Nothing exceptional this morning, just a nice walk around several areas of the kill. It was sleeting for some time while I was out, but with no wind, it was of no bother. I didn’t even get wet. The Birch Trail off the Main Boat Launch continues to be the most entertaining. Winter Wren abound, Fox Sparrows are present in modest numbers and Rusty Blackbirds continue to pass through, some of which may overwinter. A Hermit Thrush was particularly cooperative this morning. The Deli Fields were quite active too. Song Sparrows, Fox Sparrows, American Goldfinch, Eastern Bluebirds and an assortment of woodpeckers were all upstaged by over 100 Cedar Waxwings feeding in the Crab Apple Grove at the back of the fields. My only raptors today were Bald Eagles and Red-tailed Hawk. A nice peaceful walk!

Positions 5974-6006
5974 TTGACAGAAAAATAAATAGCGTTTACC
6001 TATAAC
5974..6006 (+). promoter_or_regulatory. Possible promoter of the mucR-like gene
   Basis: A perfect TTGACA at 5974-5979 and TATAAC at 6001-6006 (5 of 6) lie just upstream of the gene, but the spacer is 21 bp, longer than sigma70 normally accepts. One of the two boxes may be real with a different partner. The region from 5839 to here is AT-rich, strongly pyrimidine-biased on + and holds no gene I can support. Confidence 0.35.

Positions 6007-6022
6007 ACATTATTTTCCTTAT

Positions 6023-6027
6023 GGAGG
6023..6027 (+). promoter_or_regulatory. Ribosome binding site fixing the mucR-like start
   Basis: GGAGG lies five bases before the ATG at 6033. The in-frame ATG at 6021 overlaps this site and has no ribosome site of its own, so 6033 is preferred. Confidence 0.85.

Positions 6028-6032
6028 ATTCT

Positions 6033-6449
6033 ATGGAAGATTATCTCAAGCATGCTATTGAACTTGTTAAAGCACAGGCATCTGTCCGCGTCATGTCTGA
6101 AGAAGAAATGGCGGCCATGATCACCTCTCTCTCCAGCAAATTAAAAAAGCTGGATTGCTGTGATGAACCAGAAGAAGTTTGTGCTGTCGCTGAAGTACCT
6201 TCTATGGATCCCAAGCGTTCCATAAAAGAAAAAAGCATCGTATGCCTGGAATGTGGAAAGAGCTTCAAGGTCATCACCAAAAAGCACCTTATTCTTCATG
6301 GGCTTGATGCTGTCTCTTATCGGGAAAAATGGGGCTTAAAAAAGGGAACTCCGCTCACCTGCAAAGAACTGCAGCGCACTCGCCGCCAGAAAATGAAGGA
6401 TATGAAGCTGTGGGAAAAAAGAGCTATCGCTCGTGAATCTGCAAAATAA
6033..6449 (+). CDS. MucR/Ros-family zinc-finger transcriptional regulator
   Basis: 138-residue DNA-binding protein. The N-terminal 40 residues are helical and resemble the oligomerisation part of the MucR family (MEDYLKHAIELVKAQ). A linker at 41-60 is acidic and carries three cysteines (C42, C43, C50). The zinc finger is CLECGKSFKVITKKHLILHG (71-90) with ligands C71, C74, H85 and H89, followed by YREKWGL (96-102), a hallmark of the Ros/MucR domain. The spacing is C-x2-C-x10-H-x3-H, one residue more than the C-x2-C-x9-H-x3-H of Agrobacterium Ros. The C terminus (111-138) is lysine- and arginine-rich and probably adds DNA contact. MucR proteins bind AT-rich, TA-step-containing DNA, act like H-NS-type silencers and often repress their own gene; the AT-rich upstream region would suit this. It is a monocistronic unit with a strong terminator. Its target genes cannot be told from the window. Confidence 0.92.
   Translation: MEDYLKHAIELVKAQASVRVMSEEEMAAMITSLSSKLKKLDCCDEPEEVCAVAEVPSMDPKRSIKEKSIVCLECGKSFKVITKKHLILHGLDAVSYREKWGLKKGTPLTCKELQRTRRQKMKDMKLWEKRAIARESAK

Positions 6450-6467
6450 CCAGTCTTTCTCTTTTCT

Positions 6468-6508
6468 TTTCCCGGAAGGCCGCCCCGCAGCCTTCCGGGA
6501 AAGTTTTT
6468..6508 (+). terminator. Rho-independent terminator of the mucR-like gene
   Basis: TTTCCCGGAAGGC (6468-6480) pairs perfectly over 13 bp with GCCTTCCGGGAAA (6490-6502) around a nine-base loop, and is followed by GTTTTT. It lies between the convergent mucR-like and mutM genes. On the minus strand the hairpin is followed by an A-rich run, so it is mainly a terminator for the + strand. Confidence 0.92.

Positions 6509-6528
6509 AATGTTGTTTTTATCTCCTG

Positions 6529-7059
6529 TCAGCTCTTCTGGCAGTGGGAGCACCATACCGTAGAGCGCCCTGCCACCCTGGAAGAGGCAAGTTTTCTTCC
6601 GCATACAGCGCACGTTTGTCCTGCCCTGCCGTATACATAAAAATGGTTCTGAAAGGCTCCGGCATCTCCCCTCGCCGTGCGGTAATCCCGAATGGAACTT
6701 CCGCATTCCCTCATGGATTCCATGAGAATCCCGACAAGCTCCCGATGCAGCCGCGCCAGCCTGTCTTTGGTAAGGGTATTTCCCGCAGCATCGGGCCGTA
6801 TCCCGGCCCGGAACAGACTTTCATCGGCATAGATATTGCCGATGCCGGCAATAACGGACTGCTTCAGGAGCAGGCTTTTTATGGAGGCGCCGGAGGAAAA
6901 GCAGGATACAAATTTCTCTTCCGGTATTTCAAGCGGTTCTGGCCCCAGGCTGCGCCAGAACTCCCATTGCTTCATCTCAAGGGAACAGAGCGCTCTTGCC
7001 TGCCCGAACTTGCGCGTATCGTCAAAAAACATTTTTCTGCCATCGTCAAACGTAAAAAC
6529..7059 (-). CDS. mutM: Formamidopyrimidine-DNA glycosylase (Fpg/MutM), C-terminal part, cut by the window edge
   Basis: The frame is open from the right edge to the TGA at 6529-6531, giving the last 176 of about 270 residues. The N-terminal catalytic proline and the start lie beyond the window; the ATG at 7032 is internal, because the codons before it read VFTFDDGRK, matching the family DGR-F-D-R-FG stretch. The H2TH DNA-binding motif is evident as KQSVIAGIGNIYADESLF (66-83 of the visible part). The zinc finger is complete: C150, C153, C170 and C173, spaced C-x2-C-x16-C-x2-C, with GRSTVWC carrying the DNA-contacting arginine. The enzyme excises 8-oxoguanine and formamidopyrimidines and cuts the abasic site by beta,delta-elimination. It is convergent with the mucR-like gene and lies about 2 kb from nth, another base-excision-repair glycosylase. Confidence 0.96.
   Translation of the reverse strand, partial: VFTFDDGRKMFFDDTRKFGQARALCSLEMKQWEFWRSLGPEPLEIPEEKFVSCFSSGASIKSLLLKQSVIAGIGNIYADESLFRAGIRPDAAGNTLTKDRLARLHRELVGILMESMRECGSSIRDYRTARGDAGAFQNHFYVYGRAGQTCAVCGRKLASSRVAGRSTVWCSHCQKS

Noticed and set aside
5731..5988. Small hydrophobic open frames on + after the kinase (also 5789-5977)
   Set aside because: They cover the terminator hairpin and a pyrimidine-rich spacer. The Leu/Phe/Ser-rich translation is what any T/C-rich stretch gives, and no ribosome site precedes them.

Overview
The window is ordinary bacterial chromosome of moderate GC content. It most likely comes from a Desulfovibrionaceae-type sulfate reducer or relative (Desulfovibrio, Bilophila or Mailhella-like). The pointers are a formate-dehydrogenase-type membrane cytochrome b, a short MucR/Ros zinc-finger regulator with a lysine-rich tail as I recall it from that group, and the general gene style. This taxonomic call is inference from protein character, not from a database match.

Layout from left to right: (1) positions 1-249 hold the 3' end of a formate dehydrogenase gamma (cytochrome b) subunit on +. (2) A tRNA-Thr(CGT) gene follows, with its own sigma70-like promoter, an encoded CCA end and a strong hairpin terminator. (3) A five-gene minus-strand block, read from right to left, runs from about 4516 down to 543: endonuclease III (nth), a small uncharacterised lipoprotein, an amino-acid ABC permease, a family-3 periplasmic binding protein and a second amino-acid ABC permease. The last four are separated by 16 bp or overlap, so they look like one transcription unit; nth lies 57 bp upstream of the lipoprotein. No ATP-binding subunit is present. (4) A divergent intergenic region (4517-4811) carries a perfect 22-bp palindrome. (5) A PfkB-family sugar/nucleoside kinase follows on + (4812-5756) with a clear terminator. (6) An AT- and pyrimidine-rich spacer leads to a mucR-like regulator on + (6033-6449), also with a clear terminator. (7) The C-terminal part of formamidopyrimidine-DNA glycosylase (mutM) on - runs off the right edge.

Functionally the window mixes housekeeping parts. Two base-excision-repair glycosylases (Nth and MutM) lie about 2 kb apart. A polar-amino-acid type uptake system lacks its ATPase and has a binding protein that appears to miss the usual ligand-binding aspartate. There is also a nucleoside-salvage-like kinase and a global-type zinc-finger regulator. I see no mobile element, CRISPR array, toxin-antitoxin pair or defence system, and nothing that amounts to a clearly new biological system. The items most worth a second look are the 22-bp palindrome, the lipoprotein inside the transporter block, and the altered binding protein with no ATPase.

This morning I headed out around the county with a list of specific target species in mind. I never found one of them. That said, I had a great day of birding and had some nice highlights. Common Goldeneye, American Pipits, Horned Lark, Brant, Red-throated Loon and Red-necked Grebe were all seen! Lake Superior had an abundance of waterfowl, with my FOS Common Goldeneye present, 12 in all. The Sullivan Grasslands area produced 5 Horned Lark and 40 American Pipit as well as 2 American Kestrel! We have yet to find our first Snow Buntings of the fall. Leaving the area, I took a road I don’t normally take. I spotted a large flock of Canada Geese in a field near a large pond, and stopped to ask the farmer if he would mind if I checked out the geese from the road. He said yes he would, he’d rather I drove back in the field and check them out much closer, such a nice guy! He was really pleased when I took him to see a juvenile BRANT that I found among the Canada Geese! He had no idea that it was there or what it was. A nice moment in birding! From there I headed to the Neversink Reservoir. At first I didn’t spot anything, but then I noticed a grebe pop up. RED-NECKED GREBE! My second this week. As I watched the bird, further away a very pale loon popped up. My brief look made me think Red-throated, but it dove so quickly I couldn’t be sure. I couldn’t find it for the longest time, and when I found a loon, it was a Common Loon. Thinking that must have been the bird, I continued scanning the reservoir. Nearly ten minutes later I looked at the Grebe again, and the RED-THROATED LOON was right near it! All three birds now not far apart. I tried getting shots of the loon, but it was under more than it was up and every time I nearly had it, down it went. I attached and awful shot of the Red-necked Grebe, though distant, he at least stayed up most of the time. Great day of birding with 41 species seen.